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One Hundred Thousand Souls

1 Leave a comment on verse 1 0 Born 1923, died 2000 – world famous symbol of
Our national game through generations. Officially,
The Empire Stadium, it became a venue of legends.
The twin towers, the royal box – the 39 steps up to it.
Sandwiched into London suburbia – that long walk
From tube to turnstile – down Wembley Way past
Cockney opportunists selling their souvenir wares,
Then up close to the Old Lady, showing her age.

2 Leave a comment on verse 2 0 But what a story to tell – the White Horse Final,
Those Scottish wizards of ’28; Graf Zeppelin above,
Pompey vanquish Wolves – the classic ’48 match-up.
Matthews and Puskas in ’53, Trautman’s neck in ’56.
The injury jinx continued, the lush turf was blamed.
But Haffey could only blame himself as nine went
Past him the year I was born. Then, they enclosed
The whole bowl in ’63 – dawn of the modern era.

3 Leave a comment on verse 3 0 That epoch-making day in ’66; the sun shone on
England and the World Cup glistened gold in
Bobby Moore’s hands. But the Scots came down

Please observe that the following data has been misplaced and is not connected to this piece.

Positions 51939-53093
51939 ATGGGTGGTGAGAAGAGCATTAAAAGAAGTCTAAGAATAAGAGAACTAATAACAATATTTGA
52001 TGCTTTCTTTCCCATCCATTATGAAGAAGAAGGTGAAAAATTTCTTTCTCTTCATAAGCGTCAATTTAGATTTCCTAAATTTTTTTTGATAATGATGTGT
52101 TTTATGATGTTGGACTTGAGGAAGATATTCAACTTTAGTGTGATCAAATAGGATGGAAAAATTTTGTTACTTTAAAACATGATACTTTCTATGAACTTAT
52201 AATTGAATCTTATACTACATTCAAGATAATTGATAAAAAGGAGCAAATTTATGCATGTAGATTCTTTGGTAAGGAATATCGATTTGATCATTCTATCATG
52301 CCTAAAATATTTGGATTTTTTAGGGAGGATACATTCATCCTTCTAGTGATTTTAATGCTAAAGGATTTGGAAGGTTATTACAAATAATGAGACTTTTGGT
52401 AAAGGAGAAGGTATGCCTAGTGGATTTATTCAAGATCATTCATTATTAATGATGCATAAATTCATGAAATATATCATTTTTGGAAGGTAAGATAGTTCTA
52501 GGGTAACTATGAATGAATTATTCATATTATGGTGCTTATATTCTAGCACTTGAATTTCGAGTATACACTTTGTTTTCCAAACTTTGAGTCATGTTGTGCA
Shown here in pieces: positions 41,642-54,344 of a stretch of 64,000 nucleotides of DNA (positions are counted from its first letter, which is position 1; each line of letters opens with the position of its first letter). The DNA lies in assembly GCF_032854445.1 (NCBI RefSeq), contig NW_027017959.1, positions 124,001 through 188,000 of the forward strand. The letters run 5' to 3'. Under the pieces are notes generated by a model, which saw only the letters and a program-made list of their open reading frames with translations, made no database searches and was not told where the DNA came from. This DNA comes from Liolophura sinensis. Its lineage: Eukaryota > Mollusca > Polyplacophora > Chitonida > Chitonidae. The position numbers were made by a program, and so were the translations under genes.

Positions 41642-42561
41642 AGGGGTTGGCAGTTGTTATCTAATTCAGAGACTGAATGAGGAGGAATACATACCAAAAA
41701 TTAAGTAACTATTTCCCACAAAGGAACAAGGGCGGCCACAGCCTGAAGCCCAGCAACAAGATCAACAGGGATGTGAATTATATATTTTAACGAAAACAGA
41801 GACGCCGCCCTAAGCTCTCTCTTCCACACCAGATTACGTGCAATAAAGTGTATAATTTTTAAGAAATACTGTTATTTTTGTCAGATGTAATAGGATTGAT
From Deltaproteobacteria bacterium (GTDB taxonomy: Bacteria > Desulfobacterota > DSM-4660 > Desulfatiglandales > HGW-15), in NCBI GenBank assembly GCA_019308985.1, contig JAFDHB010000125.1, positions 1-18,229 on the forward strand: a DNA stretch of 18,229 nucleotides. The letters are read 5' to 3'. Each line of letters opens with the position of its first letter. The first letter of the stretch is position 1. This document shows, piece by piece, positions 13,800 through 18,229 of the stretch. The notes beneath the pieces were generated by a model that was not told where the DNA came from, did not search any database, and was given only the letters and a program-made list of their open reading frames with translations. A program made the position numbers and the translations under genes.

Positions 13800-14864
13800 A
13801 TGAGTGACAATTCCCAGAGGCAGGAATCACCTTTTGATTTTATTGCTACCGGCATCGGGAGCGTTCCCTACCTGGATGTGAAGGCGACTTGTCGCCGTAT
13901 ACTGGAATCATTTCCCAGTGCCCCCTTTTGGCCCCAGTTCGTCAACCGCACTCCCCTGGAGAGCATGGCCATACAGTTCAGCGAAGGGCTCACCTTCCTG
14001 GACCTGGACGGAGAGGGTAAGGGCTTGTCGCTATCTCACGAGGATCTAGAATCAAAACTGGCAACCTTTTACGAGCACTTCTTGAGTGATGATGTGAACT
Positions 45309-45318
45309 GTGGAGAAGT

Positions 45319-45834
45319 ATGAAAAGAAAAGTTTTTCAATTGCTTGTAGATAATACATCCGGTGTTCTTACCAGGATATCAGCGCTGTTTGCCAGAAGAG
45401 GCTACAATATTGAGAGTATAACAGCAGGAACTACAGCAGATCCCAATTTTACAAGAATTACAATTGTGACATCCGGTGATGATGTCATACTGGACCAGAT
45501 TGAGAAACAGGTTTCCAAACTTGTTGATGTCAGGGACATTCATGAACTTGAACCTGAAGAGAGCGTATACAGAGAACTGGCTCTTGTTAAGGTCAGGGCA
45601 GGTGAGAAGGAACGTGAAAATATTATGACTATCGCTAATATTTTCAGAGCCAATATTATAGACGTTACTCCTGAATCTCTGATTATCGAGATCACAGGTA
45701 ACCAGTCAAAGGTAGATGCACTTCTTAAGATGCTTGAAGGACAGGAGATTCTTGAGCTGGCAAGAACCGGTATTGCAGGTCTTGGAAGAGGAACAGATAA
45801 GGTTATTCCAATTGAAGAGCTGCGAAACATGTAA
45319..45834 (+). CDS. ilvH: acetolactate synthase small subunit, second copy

In ’67 – Baxter and Bremner running the show…
Charlie George on his back, Stokoe sprinting to
Monty – then the Polish ‘Clown’ keeps everything
Out to make Sir Alf history. Memories etched on
Our collective conscience, a place belonging to all.

4 Leave a comment on verse 4 0 It wasn’t just footy, either. Those northern League
Boys made an annual pilgrimage – to fill the old
Stadium every time; also the Wembley Lions raced
Speedway style before thousands, not forgetting
The Dogs for many years. But it was the glory game
That kept it all going, till the edges frayed and the
Paint cracked – it ended with a whimper, as the
Germans gained revenge. The Empire crumbled to dust.

5 Leave a comment on verse 5 0 And now, we (nearly) have a new Wembley – a big
Arch, lots of corperate gloss – once the screws are
Tightened up. New heroes, new memories, who knows.
Perhaps it will be the very best, and maybe your team
Will get there – or maybe not. So, let’s hope it’s worth
The wait, and the money – a citadel to house McClaren’s
Finest, and to echo the strains of ‘Abide With Me’.
For the nation, for the fans – a home, open to all ?

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Source: http://footballpoets.org/poems/one-hundred-thousand-souls/